As Peloton announced it was firing 2,800 people Tuesday morning, its outgoing CEO outlined in a memo the “meaningful” severance package those who are losing their jobs will receive, and great news: it includes a complimentary Peloton membership for the next year. Because really, getting a shoutout from an instructor or showing up on the leaderboard during that brutal HIIT class provided by your former employer is sure to take the sting out of losing your job.
The memo from John Foley (who is losing the CEO job but will stay on as executive chairman) said Peloton saw “unprecedented demand” during the pandemic, but the company’s “post-COVID demand picture looks different than anticipated,” so it is slashing thousands of jobs (which reportedly doesn’t include any of its class instructors).
Under a section in the goodbye memo titled “Taking care of our team,” Foley said the company was “equipping every team member leaving Peloton with helpful tools to make them as comfortable as possible as they explore their career path post-Peloton,” as if the fired people are just going on a long trip and need snacks or a neck pillow.
In addition to offering career services and extending equity vesting periods through the end of the month, Peloton is giving those leaving the company a “meaningful cash severance allotment” and having their healthcare benefits extended “for a period of time” that was not specified. And: “The monthly Peloton membership will be complimentary for impacted team members for an additional 12 months.”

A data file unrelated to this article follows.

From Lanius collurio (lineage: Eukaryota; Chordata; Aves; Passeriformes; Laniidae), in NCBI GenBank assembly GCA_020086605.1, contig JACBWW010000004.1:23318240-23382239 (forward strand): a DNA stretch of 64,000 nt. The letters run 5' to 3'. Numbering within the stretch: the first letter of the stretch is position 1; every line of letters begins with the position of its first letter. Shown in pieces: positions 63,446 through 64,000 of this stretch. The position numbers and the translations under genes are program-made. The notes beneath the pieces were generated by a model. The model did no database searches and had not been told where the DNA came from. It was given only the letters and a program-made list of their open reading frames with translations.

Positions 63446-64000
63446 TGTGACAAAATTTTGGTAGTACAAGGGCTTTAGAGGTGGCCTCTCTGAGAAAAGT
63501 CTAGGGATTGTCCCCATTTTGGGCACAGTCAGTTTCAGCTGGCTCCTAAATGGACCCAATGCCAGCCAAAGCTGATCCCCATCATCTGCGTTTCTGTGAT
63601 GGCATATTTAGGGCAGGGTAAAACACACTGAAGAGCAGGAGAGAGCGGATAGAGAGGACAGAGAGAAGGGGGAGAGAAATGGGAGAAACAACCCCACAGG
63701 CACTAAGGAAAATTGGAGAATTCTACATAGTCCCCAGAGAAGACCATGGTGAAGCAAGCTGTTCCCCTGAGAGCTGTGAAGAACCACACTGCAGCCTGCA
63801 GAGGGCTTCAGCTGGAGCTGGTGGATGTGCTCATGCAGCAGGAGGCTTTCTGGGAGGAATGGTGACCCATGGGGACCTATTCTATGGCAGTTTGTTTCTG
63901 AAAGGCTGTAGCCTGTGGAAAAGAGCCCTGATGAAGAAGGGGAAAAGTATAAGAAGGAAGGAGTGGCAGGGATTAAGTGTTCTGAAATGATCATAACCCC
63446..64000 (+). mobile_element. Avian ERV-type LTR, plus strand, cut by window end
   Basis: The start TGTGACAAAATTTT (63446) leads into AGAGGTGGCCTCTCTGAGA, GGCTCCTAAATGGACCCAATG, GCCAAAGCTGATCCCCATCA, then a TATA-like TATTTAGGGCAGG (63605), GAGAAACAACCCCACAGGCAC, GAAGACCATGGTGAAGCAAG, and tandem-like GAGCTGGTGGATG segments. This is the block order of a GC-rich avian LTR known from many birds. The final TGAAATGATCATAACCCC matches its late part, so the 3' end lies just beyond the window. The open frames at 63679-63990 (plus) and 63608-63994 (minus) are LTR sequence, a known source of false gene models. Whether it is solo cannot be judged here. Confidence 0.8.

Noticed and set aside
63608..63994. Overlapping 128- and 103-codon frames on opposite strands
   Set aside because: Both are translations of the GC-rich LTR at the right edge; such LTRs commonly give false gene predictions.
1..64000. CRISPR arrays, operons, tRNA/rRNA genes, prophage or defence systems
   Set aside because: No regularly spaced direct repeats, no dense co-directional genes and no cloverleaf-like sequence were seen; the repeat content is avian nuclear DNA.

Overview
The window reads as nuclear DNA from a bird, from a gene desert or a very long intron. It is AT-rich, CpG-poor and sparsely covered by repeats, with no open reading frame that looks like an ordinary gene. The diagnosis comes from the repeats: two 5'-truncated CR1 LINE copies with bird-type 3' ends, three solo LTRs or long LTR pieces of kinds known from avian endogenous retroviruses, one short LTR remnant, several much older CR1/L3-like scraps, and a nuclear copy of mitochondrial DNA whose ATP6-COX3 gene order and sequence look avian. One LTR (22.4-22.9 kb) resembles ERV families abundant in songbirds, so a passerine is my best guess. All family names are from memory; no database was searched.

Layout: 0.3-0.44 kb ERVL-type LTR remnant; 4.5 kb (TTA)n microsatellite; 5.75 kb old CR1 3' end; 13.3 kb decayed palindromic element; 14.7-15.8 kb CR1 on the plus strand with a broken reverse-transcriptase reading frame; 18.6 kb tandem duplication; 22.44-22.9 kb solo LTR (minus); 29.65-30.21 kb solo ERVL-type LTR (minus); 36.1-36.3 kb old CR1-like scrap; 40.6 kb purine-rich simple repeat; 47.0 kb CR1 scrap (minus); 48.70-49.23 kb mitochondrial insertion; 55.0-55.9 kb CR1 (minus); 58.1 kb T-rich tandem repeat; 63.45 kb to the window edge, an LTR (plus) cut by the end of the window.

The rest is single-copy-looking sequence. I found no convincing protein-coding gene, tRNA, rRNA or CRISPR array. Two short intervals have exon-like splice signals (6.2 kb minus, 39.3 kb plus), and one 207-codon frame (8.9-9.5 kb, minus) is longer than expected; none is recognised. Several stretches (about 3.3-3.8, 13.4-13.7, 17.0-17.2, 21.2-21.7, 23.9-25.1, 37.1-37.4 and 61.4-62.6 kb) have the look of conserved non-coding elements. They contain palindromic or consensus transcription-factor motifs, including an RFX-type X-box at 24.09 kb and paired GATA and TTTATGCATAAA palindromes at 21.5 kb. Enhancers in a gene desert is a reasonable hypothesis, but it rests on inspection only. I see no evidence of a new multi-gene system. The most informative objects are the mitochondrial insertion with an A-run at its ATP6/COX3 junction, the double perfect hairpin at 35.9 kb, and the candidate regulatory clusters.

There was no word from Foley in the memo about what might happen to these free former employee memberships if Peloton is bought by a larger company. Last week, the rumor mill was hot with speculation that Amazon or Nike might be among the bidders. It’s up for debate whether that’s based in reality, but Peloton could use a wealthy suitor; the company said Tuesday that it had a net loss of $439.4 million in its fourth quarter.
“We are taking steps to best position Peloton for sustainable growth, while also establishing a clear path to consistent profitability,” Foley wrote in a letter to shareholders. (Except for you, 2,800 people they just fired, you can just sweat it out. Literally.)
It’s not all that surprising that Foley and Peloton handled the employee firings in such a stunningly out-of-touch way. This is, after all, the company that, last spring, fought a request from the Consumer Product Safety Commission (CPSC) to recall its Tread Plus treadmill, which was involved in the death of a child.
While you don’t need a Peloton bike to subscribe to its classes, Foley’s memo suggests that the fired employees may have access to Peloton workout equipment? It’s worth noting that its most expensive bikes go for around $3,000 and its all-access membership costs $39 / month or about $468 / year. Seems like selling your Peloton bike is worth more — their aftermarket value on eBay looks to be around $800 to $1,000 — than awkward interactions with former coworkers in spin classes. You don’t need them to work on your revenge bod, former employees, but Peloton has certainly provided some excellent motivation.